Published: 06:00, 22 July 2021
Kent Kings co-promoter Len Silver said he was gobsmacked to have been inducted into the British Speedway sHall of Fame.
Injury cut short Silver’s own speedway racing career and in 1964 he turned to the promotional side of the sport – a role he has continued to this day, at the age of 89. He’s the longest serving promoter in the history of the sport, by some considerable distance.
Seven times British Champion and current Kings skipper Scott Nicholls made a presentation to Silver, who said: “When I was presented with a Speedway Hall of Fame memorabilia before the meeting against Eastbourne started, I just knew that Lady Luck was shining on me. It isn't a common award and I am gobsmacked that I was chosen to be in the Hall of Fame and I am humbled by the honour.”
He was presented with a commemorative framed race jacket and the news of his great honour.
Born in London in 1932, Silver initially organised an East London League of Cycle Speedway when he was still a schoolboy. He rode speedway in Germany while on National Service and back home began his career with the Ipswich Witches in the early 50s. Prior to that he had lived in London's East End during the Blitz and recalled some of those memories in an interview with KentOnline last year.
He went onto become a leading rider in the sport at Exeter Falcons before his injury, which led to him becoming involved in the promotional side of the sport. He moved around the country and was Great Britain team manager in the 70s, winning the World Team Cup in 1973, persuading the authorities to then change the national team name to England before leading his country to a run of world championships.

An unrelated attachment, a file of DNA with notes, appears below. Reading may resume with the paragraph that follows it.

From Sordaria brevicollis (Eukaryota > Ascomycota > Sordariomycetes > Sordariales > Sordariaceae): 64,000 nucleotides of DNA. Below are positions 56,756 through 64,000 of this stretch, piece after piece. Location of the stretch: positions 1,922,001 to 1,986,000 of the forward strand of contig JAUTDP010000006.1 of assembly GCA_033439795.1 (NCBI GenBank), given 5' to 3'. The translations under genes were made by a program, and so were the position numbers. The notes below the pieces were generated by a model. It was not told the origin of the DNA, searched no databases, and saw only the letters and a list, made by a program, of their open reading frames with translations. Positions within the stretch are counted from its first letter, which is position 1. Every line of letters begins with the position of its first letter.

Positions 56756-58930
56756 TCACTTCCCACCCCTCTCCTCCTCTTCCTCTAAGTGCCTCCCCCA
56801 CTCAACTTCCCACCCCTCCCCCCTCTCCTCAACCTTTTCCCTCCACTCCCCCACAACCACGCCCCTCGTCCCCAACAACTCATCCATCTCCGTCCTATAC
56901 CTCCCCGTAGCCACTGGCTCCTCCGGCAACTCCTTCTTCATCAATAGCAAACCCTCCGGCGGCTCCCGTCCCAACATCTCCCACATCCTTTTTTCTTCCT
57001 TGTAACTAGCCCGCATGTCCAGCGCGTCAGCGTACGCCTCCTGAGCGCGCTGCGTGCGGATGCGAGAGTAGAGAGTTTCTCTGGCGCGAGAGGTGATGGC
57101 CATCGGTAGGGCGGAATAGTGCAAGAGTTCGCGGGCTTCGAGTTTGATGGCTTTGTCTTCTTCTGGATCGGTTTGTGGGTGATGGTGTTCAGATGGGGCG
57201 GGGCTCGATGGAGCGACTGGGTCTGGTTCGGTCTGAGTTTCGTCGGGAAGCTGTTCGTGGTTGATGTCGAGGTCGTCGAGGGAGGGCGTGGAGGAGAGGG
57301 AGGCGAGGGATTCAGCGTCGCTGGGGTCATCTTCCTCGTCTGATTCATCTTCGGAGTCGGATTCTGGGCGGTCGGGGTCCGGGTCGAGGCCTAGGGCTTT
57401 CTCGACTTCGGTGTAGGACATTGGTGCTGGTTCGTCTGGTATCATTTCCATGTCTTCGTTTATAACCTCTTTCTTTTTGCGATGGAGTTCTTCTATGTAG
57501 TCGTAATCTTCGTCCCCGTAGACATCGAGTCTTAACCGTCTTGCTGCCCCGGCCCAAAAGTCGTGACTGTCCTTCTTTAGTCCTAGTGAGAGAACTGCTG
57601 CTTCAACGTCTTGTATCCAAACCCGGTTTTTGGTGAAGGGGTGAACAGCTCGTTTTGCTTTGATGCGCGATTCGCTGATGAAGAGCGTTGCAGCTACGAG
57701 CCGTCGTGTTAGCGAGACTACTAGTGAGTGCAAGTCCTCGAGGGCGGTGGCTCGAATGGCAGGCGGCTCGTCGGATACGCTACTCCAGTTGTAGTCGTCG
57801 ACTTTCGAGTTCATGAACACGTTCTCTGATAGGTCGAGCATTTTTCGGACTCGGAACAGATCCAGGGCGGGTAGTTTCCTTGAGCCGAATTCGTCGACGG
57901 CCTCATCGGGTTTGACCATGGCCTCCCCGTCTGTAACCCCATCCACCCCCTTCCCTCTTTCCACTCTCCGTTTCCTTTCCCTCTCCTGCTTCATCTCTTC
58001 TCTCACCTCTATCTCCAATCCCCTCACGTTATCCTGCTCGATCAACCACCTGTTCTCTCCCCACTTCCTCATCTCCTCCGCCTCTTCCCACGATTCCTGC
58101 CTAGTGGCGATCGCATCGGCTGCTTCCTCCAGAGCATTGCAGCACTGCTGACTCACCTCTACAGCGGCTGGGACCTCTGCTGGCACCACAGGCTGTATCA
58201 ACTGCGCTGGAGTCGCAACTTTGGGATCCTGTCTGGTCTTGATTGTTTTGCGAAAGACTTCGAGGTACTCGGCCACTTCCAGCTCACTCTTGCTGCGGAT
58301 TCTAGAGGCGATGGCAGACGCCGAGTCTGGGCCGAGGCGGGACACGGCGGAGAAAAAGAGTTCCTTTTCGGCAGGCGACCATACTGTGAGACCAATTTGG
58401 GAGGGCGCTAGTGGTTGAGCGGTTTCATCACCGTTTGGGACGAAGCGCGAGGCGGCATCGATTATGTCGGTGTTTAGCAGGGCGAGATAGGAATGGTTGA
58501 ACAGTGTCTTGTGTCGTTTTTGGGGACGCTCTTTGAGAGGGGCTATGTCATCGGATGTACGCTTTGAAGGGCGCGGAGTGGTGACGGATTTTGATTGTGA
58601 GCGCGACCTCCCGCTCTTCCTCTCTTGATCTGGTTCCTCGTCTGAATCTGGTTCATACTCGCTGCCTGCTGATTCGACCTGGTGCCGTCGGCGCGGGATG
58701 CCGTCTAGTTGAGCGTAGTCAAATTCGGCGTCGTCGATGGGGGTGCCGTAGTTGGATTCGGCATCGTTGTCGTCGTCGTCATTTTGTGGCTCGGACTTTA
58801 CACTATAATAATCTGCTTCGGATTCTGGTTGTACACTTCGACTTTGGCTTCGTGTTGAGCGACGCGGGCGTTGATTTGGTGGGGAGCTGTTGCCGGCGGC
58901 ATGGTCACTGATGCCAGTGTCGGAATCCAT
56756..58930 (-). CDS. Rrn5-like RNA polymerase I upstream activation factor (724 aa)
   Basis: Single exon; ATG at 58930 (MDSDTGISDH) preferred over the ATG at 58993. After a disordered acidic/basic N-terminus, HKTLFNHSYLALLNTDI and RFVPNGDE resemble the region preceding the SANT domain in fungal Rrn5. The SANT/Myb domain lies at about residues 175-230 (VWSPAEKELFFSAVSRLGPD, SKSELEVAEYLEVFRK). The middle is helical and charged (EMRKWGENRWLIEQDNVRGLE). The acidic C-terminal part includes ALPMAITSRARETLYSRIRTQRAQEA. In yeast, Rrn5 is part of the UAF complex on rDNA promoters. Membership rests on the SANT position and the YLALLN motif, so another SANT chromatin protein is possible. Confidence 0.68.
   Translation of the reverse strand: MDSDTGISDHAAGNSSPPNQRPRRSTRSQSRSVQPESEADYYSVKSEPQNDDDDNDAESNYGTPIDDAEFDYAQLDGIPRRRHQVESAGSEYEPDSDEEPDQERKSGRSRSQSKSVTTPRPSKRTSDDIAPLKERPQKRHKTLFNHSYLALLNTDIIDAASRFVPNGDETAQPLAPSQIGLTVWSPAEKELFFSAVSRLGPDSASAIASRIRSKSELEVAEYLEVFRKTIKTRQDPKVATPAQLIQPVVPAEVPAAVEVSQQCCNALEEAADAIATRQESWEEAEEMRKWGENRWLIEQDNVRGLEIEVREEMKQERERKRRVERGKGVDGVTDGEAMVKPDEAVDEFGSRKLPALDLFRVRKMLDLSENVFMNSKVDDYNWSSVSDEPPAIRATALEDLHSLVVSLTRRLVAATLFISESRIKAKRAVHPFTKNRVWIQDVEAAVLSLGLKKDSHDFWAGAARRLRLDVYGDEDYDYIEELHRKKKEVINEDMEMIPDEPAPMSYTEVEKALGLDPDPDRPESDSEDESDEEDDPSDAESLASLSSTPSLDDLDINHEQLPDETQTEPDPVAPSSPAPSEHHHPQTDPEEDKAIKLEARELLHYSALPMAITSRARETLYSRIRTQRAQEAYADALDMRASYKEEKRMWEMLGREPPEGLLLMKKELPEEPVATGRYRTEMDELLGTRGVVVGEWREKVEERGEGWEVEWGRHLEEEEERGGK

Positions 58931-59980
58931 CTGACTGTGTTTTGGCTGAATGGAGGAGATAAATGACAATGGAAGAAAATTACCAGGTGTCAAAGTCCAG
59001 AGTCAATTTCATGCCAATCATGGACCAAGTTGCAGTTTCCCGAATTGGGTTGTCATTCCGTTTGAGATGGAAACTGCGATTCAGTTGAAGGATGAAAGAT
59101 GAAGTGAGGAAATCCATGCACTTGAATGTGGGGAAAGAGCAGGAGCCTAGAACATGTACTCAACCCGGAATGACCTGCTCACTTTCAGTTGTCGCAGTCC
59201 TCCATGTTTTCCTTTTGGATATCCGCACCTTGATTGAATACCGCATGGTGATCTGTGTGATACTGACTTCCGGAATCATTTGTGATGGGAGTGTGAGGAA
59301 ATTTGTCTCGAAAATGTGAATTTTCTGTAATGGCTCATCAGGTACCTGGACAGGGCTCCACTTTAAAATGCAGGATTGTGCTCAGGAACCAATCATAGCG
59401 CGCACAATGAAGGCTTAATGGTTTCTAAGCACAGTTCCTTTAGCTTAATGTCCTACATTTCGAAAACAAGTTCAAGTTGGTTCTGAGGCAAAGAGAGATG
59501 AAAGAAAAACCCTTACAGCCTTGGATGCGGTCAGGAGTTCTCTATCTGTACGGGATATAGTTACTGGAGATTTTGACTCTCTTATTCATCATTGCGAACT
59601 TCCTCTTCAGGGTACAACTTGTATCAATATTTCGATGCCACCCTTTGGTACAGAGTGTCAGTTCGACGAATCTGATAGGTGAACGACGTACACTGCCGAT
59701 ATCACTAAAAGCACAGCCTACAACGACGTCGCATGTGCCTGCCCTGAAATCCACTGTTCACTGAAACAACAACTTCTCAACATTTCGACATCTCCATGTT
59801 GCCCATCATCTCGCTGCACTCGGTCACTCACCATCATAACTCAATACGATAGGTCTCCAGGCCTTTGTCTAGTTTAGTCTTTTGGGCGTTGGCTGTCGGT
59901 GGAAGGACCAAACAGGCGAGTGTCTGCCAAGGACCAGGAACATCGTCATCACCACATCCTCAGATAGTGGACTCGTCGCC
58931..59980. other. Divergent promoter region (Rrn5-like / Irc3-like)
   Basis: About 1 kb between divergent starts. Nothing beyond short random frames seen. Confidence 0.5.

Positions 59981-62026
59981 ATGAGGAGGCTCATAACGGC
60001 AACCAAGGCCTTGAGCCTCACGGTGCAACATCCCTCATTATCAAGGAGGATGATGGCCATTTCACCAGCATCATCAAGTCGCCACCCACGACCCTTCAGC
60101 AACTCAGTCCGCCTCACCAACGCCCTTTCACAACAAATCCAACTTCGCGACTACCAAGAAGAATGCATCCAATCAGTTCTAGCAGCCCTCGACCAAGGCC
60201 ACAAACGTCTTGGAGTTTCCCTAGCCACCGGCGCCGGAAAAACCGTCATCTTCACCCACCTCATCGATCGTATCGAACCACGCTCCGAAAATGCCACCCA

He became the driving force alongside Roger Cearns in getting the professional sport back into the county of Kent with the opening of Speedway at Central Park, Sittingbourne in 2013. The Kings are now competing for the first time in the second-tier of the national competition.
A tribute from the Kings said: “He works tirelessly as co-promoter at Kent, out for hours on the track on his trusty tractor and completely defies Father Time to be not just the oldest but quite possibly the most active promoter in the sport.”